List comprehensions in Python are a great way of expressing a list but, as the name suggests, they are for lists and not purely for iterating over an iterable and calling some method.
If you find yourself writing:
[obj.some_method() for obj in my_objects]
then you actually intended to write:
for obj in my_objects: obj.some_method()
I know, the first is a one-liner which feels exotic compared to an old-school for loop.
But the second version expresses what you want to do: call a method on each object and ignore the return value of that method. In the first version you're constructing a list, storing the return values and then forgetting about the list altogether because you're not assigning to a variable.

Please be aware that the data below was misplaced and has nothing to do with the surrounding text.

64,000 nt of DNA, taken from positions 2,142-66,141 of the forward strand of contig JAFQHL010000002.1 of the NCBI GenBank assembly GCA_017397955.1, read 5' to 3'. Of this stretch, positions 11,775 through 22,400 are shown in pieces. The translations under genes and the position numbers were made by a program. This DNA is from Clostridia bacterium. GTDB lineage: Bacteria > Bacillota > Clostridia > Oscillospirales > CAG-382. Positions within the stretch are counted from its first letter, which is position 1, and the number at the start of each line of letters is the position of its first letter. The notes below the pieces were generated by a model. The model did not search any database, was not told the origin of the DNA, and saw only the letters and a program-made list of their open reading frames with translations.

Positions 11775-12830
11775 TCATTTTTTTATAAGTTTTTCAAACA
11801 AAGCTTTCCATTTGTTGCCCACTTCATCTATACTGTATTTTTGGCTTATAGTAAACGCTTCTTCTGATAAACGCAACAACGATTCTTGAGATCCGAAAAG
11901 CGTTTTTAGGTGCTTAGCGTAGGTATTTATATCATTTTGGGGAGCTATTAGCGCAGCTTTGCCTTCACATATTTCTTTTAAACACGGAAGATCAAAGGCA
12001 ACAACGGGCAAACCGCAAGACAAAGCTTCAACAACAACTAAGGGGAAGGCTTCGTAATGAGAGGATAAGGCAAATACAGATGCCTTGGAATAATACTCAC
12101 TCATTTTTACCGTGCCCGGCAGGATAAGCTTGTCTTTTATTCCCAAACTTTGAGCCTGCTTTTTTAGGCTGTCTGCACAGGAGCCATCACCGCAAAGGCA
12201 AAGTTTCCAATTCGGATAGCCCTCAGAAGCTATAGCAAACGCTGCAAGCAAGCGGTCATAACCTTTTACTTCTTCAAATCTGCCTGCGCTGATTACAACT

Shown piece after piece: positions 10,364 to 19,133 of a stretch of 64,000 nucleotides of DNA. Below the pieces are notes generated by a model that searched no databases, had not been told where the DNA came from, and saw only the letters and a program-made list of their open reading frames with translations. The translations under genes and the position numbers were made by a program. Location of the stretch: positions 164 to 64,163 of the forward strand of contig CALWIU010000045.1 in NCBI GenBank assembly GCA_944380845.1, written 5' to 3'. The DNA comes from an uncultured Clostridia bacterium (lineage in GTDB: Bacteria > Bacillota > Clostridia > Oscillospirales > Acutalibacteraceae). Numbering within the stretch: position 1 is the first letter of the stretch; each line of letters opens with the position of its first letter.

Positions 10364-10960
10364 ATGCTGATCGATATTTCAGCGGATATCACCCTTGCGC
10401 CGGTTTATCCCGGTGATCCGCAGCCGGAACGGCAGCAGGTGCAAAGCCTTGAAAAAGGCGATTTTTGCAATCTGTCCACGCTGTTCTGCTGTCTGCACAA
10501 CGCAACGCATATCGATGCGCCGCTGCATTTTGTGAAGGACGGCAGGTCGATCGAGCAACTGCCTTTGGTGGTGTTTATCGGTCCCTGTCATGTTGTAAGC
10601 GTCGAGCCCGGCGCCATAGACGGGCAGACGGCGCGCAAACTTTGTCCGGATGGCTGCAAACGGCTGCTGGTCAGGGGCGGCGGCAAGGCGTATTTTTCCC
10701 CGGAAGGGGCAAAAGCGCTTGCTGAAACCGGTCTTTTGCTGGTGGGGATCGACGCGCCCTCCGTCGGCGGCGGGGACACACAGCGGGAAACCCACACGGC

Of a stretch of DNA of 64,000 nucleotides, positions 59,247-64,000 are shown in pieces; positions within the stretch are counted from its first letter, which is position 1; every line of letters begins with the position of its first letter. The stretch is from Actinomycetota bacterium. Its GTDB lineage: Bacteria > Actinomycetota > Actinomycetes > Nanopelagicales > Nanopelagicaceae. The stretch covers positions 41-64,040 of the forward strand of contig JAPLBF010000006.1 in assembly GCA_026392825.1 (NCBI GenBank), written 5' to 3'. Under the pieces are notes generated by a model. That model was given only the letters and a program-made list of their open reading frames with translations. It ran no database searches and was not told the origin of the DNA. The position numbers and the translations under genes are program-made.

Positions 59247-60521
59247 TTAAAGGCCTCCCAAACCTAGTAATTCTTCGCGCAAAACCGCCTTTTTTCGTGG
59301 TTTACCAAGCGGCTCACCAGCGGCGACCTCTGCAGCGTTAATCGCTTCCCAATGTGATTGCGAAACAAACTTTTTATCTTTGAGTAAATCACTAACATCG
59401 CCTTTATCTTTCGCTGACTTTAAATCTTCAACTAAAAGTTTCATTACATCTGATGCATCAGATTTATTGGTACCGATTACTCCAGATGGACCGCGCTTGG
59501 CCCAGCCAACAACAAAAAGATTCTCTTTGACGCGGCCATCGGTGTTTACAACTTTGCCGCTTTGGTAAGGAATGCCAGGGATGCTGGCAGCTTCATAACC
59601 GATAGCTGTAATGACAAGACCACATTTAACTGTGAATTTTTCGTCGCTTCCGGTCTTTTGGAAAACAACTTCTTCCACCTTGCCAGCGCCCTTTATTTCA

In CPython 3.3 both cases produce similar bytecode but a list is still constructed unneccessarily. Given that Python is designed for readability the second one expresses better what you're doing. If you do need to store the return values in a list then you can rewrite the code later.
Similarly, the same argument applies to the following construct:
map(lambda obj: obj.some_method(), my_objects)
If you need the constructed list of return values then you can rewrite it as a list comprehension. If you don't need the list then you can rewrite it as a for loop.